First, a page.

The Day My Son Decided to Quit School

Two days ago, my son, who is a seventh grader at a local charter school here in Hawaii, sat my husband and me down just before dinner to discuss his future. 

He told us that he didn’t want to go to school anymore. “I don’t see how anything I’m currently being taught is moving me toward his future goals in life,” he explained thoughtfully. 

My son is a B student. He’s on student council, plays sports—tennis and swimming are his favorites—has plenty of friends, and generally loves his school.

Why would he want to leave? 

“It’s not the school itself. It’s what I am learning,” he explained. “The more information they feed me, the less interested I am in retaining it, and when it is something interesting that I want to learn more about, we move on to the next subject so fast.” 

How can that be learning?

My husband and I looked at each other and did an invisible fist pump. 

Because a year ago, when we asked my son if he wanted to go to a new school that his dad and I would open, he was reluctant; he returned to his charter school because of his friends and teachers.

We listened to his reasoning—it was detailed—then told him to take some time to think about it, get some rest, and that we would revisit his decision the following day. 

Much to our surprise, the next morning at breakfast, he said, “I’ve thought about it, and I definitely want to leave. But I don’t want to leave next year; I want to leave now.”

We thought he was talking about leaving the next school year.

The Budding Creative

“Why the rush?” I asked. 

“I don’t want to wait any longer; it will delay my plans further,” he replied.

“What plans?” I was both curious and surprised. 

“I plan to spend more time with my grandparents,” he answered thoughtfully. “I want to spend time playing golf and getting better at it. I also want to take the time to create my board game and sell it online. The longer I wait, the more time I waste.”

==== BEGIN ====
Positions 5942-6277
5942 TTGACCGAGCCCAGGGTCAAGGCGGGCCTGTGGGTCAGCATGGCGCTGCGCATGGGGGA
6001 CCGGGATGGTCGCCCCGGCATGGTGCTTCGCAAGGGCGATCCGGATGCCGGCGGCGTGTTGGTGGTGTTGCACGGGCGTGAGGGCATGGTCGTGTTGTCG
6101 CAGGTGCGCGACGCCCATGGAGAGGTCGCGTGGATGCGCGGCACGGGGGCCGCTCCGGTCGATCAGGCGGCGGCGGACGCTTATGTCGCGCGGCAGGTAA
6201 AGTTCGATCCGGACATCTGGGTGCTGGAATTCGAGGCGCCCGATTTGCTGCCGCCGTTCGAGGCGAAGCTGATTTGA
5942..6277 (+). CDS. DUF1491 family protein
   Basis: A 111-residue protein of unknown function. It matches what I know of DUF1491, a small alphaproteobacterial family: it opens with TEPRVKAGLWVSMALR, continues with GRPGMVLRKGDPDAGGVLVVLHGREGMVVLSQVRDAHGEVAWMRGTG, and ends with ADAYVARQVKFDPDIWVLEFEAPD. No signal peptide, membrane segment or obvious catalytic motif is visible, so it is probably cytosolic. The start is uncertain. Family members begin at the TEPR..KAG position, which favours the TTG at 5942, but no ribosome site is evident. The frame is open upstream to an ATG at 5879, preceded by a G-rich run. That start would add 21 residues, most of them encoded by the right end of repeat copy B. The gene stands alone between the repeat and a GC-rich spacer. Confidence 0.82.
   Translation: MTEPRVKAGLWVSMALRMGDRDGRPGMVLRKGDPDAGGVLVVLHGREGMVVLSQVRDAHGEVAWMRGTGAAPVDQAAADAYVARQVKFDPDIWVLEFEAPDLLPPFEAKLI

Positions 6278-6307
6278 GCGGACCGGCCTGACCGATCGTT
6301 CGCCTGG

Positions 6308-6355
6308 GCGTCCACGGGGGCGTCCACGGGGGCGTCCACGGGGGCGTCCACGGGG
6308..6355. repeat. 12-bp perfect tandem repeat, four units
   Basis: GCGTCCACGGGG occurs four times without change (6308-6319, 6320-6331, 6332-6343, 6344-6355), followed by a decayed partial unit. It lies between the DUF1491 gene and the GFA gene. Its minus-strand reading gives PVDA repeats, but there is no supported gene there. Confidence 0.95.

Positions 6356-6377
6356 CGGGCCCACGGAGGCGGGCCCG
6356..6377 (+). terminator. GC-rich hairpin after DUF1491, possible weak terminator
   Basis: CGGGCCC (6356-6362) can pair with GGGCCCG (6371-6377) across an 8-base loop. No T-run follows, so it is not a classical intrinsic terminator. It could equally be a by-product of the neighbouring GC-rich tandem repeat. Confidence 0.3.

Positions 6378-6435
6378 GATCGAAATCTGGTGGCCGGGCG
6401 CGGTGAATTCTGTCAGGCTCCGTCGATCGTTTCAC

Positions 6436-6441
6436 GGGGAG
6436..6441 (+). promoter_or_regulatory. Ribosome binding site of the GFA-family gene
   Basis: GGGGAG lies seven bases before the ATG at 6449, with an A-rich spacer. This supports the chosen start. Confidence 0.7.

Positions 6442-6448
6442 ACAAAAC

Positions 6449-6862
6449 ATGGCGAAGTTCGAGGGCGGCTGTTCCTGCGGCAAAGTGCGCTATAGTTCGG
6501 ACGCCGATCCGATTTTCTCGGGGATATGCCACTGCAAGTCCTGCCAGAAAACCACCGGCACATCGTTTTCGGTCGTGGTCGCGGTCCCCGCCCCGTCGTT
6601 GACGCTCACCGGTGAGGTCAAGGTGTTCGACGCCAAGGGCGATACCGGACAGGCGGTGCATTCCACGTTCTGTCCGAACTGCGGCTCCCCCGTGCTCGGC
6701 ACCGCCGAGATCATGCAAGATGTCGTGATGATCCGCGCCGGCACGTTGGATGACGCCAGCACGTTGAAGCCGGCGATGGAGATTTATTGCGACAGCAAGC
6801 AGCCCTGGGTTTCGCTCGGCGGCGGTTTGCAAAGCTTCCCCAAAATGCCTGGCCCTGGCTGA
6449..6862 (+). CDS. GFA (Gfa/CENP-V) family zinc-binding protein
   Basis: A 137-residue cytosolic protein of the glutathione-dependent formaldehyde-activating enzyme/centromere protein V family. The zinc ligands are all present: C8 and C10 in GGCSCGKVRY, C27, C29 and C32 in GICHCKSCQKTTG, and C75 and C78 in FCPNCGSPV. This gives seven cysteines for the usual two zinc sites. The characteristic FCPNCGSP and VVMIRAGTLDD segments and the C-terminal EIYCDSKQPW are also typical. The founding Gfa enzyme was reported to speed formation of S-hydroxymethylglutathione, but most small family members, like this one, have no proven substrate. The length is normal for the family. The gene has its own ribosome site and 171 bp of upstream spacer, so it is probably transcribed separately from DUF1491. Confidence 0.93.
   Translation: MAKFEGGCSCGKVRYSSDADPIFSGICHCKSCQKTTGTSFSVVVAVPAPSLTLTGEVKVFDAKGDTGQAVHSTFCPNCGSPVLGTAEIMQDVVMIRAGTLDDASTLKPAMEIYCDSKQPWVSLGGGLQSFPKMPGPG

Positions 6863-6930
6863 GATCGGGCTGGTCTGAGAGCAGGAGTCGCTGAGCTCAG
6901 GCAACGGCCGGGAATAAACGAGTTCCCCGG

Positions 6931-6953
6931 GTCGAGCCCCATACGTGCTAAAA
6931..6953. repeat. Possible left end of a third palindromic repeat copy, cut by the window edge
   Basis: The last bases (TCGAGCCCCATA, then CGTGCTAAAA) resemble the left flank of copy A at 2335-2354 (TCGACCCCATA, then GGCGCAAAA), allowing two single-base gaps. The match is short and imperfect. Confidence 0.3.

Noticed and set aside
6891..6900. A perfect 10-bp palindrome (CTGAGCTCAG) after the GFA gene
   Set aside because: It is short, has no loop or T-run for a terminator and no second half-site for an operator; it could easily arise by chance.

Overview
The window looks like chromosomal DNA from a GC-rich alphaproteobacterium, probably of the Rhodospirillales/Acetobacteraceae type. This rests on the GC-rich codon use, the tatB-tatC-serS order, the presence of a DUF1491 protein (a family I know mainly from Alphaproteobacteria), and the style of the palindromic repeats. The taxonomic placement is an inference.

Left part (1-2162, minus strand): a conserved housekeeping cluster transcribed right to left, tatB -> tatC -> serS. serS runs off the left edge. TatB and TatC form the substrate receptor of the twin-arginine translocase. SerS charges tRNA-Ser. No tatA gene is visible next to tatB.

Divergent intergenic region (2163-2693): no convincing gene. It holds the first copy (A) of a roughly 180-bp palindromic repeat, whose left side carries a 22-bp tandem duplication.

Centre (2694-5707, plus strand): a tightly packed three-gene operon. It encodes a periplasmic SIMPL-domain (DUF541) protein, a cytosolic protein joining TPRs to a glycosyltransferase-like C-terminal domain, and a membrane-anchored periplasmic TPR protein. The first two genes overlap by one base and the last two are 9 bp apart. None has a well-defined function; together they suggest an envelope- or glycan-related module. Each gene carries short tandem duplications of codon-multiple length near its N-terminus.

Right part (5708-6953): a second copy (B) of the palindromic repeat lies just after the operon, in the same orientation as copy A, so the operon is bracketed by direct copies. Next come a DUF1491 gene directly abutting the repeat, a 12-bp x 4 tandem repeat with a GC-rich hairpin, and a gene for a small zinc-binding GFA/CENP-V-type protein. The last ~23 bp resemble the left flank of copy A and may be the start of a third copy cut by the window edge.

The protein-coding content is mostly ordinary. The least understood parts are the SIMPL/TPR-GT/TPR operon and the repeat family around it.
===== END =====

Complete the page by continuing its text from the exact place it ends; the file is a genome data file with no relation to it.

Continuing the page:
It’s hard to argue with logic, especially when you can physically see the urgency and sincerity in his eyes. 

And so that morning, my husband and I wrote to my son’s charter school and told them that he would be leaving, that Thursday would be his last day. 

A Digital Education With Acton Digital Academy

It’s been six months since my husband and I decided to open our own learner-driven micro-school, Acton Digital Academy, here in Honolulu, Hawaii. Part of the Acton Academy network of schools, Acton Digital Academy, uses a 21st-century education model focusing on technology, real-world projects, and Socratic discussions. 

Together with our partner, we are creating a different learning environment for Honolulu families and are excited. Our daughter is currently enrolled, and while she’s still adjusting to self-directed learning, she loves the freedom that Acton provides to create the life she wants. 

Fingers crossed, she’ll hang in there and stay the course.

Let’s be honest. We are hella scared we’re going to mess up our kids. But we’re choosing to trust our gut because this feels right.

Our kids used to be culinary worldschoolers—we’ve traveled through Europe and schooled them on iPads for an entire year successfully. We spent a couple of their formative years traveling through Europe in an RV. They’re tenacious and creative, and inspire me every day. 

They say they are happy on this new journey of education. Of course, we, their parents, are happy, too. 

So we have to be doing something right, RIGHT? Only time will tell…

Education is what remains after one has forgotten what one has learned in school.

– Albert Einstein


Pinterest image with two pictures juxtaposed on each other—the one in the left is a child writing in a binder with their left hand. The image on the right is a dictionary definition of the word academic. 

The text for the pin is: Learner-driven micro schools. Learner-driven microschools such as Honolulu's
Acton Digital Academy use a 21st-century approach to education focusing on technology, real-world projects, and Socratic discussions.